Comics Newsletter

3 Image Comics Doing the Paranormal Perfectly

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The supernatural never really goes out of style. I mean, Charmed is still in syndication despite the reboot. Supernatural is on season “I don’t even know anymore,” The Curious Creations of Christine McConnell is wildly popular, and many of us are eagerly awaiting the American premiere of Siempre Bruja. I could go on but we’d all be here all day, so instead, I’m going to recommend a few new, magic and mystery infused paranormal comics to all of you demon hunters, witches, and busters of lingering spirits out there, all from Image (Dear, Image: I like this trend, please continue, thnx, Shiri).

Blackbird #1 by Sam Humphries, Jen Bartel, Paul Reinwand, Nayoung WIlson, Jodi Wynn, and Dylan Todd (10/3)

Described by Humphries as Riverdale meet Harry Potter, Blackbird is full of ethereal monsters and goddesses with a rich, impossibly gorgeous color palette, Spanish, and bizarrely perfect nods to the hair metal aesthetic of the ’80s.

Nina is all of us witches and wizards condemned to life with the muggles. Worse yet, she’s seen the other world, touched and been touched by magic, and has since been banished to tending bar and shoveling garbage into dumpsters. And when finally, finally, it seems magic has come for her…it takes someone else.

Gods at the dive bar. A beloved cat (because there are conventions which must be observed in the sub-genre) thought long dead reappearing with a third eye. Glowing symbols on walls and skin. Beautiful monsters and an ugly world, fate and chance and faith. Blackbird has the ingredients for something remarkable and absolutely, positively, 100% lives up to its potential.

Exorsisters #1 by Ian Boothby and Giséle Lagacé (10/17)

If you’re someone who enjoys some cute with your creepy (think Archie meets Emily the Strange), Exorsisters is the book for you. Cate and Kate Harrow are on call to retrieve your fiancé from the clutches of Satan himself if need be and they’ll go through Hell to do it. Literally. They’ll open a tiny door, crawl through, and follow some sort of weird eye-ball critter on a grand tour, bearing witness to things no one should ever see (a lord of the underworld possessed by a six-year old girl for example) just for you.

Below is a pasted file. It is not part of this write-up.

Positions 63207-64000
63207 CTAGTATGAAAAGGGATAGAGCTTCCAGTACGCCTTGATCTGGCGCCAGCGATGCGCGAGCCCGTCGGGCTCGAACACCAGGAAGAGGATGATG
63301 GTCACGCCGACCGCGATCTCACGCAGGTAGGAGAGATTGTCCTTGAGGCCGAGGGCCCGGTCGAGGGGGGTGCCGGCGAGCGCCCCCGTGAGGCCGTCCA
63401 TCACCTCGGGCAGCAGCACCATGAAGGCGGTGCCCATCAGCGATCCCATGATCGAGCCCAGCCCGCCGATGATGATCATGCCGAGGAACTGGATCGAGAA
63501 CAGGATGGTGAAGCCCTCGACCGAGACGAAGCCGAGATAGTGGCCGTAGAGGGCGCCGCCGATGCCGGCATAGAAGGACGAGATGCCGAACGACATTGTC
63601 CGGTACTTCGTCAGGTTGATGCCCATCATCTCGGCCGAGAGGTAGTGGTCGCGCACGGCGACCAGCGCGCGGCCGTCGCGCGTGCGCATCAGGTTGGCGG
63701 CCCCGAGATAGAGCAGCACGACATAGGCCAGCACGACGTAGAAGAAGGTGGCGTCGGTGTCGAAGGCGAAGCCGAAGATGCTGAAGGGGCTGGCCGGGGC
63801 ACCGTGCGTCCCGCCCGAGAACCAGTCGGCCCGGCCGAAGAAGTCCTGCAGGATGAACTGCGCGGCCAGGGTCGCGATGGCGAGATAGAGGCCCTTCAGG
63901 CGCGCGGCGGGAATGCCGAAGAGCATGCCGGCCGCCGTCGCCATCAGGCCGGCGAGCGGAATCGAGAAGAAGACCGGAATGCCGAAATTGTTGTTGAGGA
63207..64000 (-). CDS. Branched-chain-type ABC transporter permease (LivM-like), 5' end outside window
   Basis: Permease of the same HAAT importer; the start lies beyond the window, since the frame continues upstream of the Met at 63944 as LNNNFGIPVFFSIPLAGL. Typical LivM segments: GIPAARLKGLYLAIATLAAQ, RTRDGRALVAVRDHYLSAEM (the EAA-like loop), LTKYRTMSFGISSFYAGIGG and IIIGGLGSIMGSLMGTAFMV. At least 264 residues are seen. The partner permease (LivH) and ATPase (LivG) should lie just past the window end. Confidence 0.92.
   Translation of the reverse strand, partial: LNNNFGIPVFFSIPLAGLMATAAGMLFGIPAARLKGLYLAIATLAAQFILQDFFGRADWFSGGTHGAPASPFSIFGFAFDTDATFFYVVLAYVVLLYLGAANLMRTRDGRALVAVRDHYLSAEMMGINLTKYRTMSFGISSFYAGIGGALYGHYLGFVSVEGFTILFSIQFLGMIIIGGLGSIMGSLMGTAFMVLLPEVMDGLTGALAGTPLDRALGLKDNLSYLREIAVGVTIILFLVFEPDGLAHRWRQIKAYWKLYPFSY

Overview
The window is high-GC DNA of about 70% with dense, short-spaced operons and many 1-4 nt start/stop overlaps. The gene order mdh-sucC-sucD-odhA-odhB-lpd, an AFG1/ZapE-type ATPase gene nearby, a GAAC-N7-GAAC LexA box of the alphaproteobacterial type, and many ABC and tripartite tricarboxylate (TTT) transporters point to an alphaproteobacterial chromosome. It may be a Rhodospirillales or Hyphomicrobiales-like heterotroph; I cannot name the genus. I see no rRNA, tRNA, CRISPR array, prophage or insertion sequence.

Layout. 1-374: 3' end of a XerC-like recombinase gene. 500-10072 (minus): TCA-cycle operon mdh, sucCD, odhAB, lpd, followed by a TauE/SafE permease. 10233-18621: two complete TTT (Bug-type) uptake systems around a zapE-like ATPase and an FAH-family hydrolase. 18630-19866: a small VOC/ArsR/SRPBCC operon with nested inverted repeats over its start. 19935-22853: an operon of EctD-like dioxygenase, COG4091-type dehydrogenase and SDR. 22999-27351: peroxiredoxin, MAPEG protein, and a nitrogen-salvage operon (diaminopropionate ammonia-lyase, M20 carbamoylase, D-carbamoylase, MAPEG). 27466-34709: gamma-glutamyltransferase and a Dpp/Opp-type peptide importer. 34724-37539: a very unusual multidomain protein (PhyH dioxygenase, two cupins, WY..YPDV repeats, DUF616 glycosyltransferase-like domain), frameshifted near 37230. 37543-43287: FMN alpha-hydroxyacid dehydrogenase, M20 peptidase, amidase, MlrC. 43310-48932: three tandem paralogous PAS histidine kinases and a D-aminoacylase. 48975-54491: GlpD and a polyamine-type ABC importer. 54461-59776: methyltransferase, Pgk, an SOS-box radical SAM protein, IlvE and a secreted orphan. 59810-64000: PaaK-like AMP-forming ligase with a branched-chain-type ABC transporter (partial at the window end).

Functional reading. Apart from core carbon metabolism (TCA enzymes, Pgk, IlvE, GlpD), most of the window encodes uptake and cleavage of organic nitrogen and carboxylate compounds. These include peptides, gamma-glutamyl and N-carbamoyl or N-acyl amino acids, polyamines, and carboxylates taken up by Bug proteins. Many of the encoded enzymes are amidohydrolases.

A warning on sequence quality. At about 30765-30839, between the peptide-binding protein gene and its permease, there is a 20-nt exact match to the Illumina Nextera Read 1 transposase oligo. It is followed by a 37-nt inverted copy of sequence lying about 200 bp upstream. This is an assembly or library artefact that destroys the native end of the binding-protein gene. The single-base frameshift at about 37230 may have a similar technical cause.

The best thing about Exorsisters, aside from the visual aesthetic, is the humor: so often, books featuring interaction with the supernatural are serious and dramatic and angry. I enjoy those books. But sometimes—and with increasing frequency if I’m honest because the whole damn world is serious and dramatic and angry—I want a giggle with my denizens of the Pit, and I chortled my way through issue 1 even though I was at the library and people were staring at me. Boothby’s writing struck all the right notes and, along with an entirely enjoyable storyline, delivered a fantastic twist in the final panels. Lagacé’s art fits the sensibility perfectly, nodding to the classics while at the same time infusing Cate, Kate, their compatriots, and their nemeses with a thoroughly modern and innovative sensibility.

Bitter Root #1 by David Walker, Chuck Brown, and Sanford Greene  (11/14)

I heard tell of Bitter Root what feels like ages ago (I want to say it was at ECCC 2017 or soon thereafter) and have been eagerly awaiting the first issue.

I hate waiting.

This book, however, is 150% worth it.

Think Ghostbusters meets Supernatural but the ghost/demon hunters wield voodoo instead of proton packs, set during the Harlem Renaissance in both New York and Mississippi. Throw in a Van Helsing who may or may not hunt supernatural baddies but most definitely hunts members of the KlanWith me? Good.

I don’t know how Walker and Brown combined such disparate elements to form a coherent narrative, but they have. Accompanied by Greene’s kinetic, remarkable style, Bitter Root is deep, exciting, compelling, and affecting.

It is also a family story. A cultural story. A historical one. It confronts racism and sexism. Hate that is abhorrent and violence that is justified.

I don’t want to rob you of the chance to experience Bitter Root #1 for yourself, so I’ll stop there, but do yourself a favor and add it to your pull list now.